Assume the Panthers pick Young, and Young is not my guy, I’m now trying to pay the iron price to get my guy, and this means getting him by hook or by crook. All I need is for one of two, first year GMs to panic and trade for less than value.

    A swap of 5 and 52, plus a 2024 4th, and I am stolen CJ Stroud. Start building my statue. Because here is the rub, regardless, if my guy is Stroud or Levis, even if I give up five and 20 for him I still have taken him without proper compensation.

    • LouCityHawk

      I apologize for the length, and for the likely chance, the bourbon is talking, but the night there is lovely, and so is the cigar

      • PJ in Seattle

        Glad there are other posters like you and me and cha who will puke our thoughts up, brevity and inabilty to edit be damned. I feel you the bourbon and cigars. I am guaranteed at least 1 typo per post I’ve ever made here, and most of those are when I’m sober.

        I’m 100% with you on this hypotheis tho. I think draft day 2023 is going to be crazy and if Goodell hasn’t tee’d up cameras rolling in war rooms and doc crews running all over Kansas City for an epic NFL films doc on how this draft unfolds, then he’s an idiot. There is money to be absolutely MINTED with a boil down of the drama that I believe will unfold in this first round this year.

        • PJ in Seattle

          And yeah. I’d give up #5 and #52 and a 2023 4th in a hot minute for Stroud. Frankly, same or maybe a little less for Richardson, Fact is, there are 3-5 legit franchise QBs to be had here and the fact that we would absolutely bury Denver (who I grew up hating with every fiber of my football being) in the hindsight trade comp would be pure gravy.

          • PJ in Seattle

            Errr… 2024 4th. Damn no edit capabilty. Give me 30 secs at least. 🙂

            • Sea Mode

              I guess I don’t get why people like to read their own comments only after they post instead of before… 😁

              • LouCityHawk

                Half the time I’m using speak to text. 😂

                Phone keyboards were not made for hands like mine.

          • LouCityHawk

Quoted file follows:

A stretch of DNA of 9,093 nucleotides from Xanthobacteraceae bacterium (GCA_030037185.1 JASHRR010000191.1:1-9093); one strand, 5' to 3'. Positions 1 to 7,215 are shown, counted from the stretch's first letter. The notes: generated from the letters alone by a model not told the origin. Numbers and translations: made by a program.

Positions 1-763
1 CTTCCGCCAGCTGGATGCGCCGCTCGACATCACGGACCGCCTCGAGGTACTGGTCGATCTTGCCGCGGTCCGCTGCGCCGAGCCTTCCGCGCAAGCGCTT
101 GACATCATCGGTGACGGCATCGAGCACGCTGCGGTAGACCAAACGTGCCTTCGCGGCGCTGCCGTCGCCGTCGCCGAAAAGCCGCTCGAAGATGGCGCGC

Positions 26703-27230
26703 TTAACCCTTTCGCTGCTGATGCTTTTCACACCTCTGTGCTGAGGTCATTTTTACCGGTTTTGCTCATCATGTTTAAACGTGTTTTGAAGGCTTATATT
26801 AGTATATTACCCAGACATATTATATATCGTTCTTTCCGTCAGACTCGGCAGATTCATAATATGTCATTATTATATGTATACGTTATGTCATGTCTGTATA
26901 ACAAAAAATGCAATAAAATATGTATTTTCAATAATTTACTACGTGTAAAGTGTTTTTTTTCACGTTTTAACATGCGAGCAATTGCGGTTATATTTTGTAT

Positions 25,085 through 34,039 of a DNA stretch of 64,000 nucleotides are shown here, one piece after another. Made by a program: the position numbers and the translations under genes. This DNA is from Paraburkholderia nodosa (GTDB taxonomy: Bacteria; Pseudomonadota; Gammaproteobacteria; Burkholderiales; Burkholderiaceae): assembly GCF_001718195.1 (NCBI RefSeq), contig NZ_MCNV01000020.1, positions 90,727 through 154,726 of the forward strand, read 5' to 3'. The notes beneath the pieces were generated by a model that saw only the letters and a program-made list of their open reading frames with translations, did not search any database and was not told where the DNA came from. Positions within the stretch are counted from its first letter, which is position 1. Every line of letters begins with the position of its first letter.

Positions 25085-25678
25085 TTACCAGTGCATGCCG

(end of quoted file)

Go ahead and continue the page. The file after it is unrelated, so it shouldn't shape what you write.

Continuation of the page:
My old AFC west hate will not die

            KC only gets a reprieve because I like Andy Reid.

            Embrace the chaos, and let’s walk away taking what we wanted.

            • BK26

              I live down here. They deserve no reprieve.

              Interesting fact that I don’t think I’ve ever mentioned. Went to fall training camp Mahomes’s first full year he started and he looked HORRIBLE. Missed most of his throws and they weren’t close.

              Then he threw for over 5k yards and 50 touchdowns. Turns out that he was literally practicing his touch. His draft red flags had been going off in my head.

              • PJ in Seattle

                Touch is everything and is hard to objectively quantify, My eyeballs tell me Stroud is clearly the #1 QB in this regard, Young next, followed by Richardson and Levis, who are basically neck and neck.

                Levis has all the tools, but needs to be coached on touch, which I think is entirely possible, He reminds me a bit of Favre the way he smokes every throw regardless of the situation.

                ARich is already ahead of Levis in that regard, but raw AF at reading D’s and throwing his guys open. Both can get there – just need time and study. Levis less than ARich. Both have legit franchise QB traits. Levis is prob the safer bet but the ceiling for ARich is so high it’s hard not to fall in love with that potential.

                But if you somehow have a shot at Stroud, I think you have to sell the farm.

              • LouCityHawk

                That is something I’ve heard before, a good reminder to us fans that we know less thsn half of what is really going on.

                I feel bad sometimes because I have friends who are Raider fans, and we are literally Raider Nations second team. They hate everyone we play, and they feel some sort of lost kinship over the 1980s, like something great was taken from them.

        • LouCityHawk

          I will be in KC for Days 1&2, and am looking forward to taking everything in.

          I’m hoping to meet up with some friends from the 2005 Super Bowl, and doing it up like proper old boys, hopefully toasting the QBotF

          • BK26

            Get all of the bbq that you can man.

            I really really debated about going since it’s right here and I think it will be historical for us: a legit QBotF.

            But I don’t want to deal with the insane crowd (had a client mention the chaos in Nashville a few years ago) and if they pass on quarterback…I’d rather be at home than in public hahaha.

            • LouCityHawk

              I’ve been to 3 super bowls, so I’m fine with crowds and crushing disappointment.

              It is ecstatic happiness where I need support of those around me. It is a small miracle I survived the night following the 2013 NFC Championship Game.

    • Hawkster

      The iron price is 5, 20, and 123. Id do ir

      • PJ in Seattle

        For who? I’d do it for Stroud, for sure. For Richardson, I think #5 and #37 is more than fair.

        • BK26

          Personally I would do it for Richardson too. I just don’t see his issues as these giant problems. I saw enough progression last year with that bad a team and coaching that I don’t think we can pass on him.